If you would like us to help you organize a portfolio that is more like Hypothetical #1 (even if you're not sure it's what you'd choose in the end), we should probably move back over to the other thread, so you don't have to totally rework this one. I will post a couple thoughts I have for the other thread, in case that helps as well.
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Re: 401(k) Allocation

Postby mrsscuba » Mon Apr 08, 2013 10:35 am

pingo, your hypothetical #1 is kind of where I was thinking I might want to go. My 401k doesn't offer much by the way of bonds, and keeping everything all even in all the accounts can be tiresome (although I'm pleased with the 3-fund basic portfolio often suggested here, I used to keep 10+ funds in my 401k in years past, just because I could). I don't mind the rebalancing, but I think it would be easier to keep a reasonable allocation if I started looking at all accounts together rather than one account at a time.
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Re: 401(k) Allocation

Postby pingo » Mon Apr 08, 2013 7:00 pm

It may be relative. Your 401k has the lowest ER of Pimco Total Return that I've ever come across and it's a very good bond holding even if it's not the first choice, academically-speaking. For that matter, your 401k offers the lowest costing iteration of the EuroPacific Growth fund, which is a great substitute for Vanguard Total International, when necessary.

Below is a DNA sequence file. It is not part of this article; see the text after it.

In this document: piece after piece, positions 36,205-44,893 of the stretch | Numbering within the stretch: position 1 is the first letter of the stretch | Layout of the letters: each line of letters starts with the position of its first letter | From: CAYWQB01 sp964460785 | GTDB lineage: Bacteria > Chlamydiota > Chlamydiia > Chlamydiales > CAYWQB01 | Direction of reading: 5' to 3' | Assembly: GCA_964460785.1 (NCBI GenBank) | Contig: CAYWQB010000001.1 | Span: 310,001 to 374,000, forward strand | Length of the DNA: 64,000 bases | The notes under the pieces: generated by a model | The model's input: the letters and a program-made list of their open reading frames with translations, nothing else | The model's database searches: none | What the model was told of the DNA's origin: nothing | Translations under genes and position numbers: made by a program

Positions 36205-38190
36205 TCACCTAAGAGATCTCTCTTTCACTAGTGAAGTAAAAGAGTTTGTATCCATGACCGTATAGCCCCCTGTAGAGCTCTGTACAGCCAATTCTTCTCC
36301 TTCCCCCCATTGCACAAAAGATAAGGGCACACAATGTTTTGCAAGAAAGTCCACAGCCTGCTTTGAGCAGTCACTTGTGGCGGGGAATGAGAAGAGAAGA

But we'll need to see how the other thread progresses before it can be determined how clear the fund choices are for the portfolio(s).

The good news is that you've set things up nicely in your 401k. There's no need to change until or unless you come up with a plan that makes clear sense over what you have already chosen.
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Re: 401(k) Allocation

Postby mrsscuba » Tue Apr 09, 2013 1:23 pm

pingo wrote:It may be relative. Your 401k has the lowest ER of Pimco Total Return that I've ever come across and it's a very good bond holding even if it's not the first choice, academically-speaking. For that matter, your 401k offers the lowest costing iteration of the EuroPacific Growth fund, which is a great substitute for Vanguard Total International, when necessary.

But we'll need to see how the other thread progresses before it can be determined how clear the fund choices are for the portfolio(s).

The good news is that you've set things up nicely in your 401k. There's no need to change until or unless you come up with a plan that makes clear sense over what you have already chosen.


Thank you for telling me this about the low ERs for Pimco Total Return/ EuroPacific Growth. I have no faith in those making the decisions about the 401k at my company, so that has colored some of my opinions on it. And, we had a company match up until 2009, and there is some bitterness that is has not been reinstated. It's good to hear some good news.

It might take me a day or two to track down the answers to your questions in the other thread, but I am on it.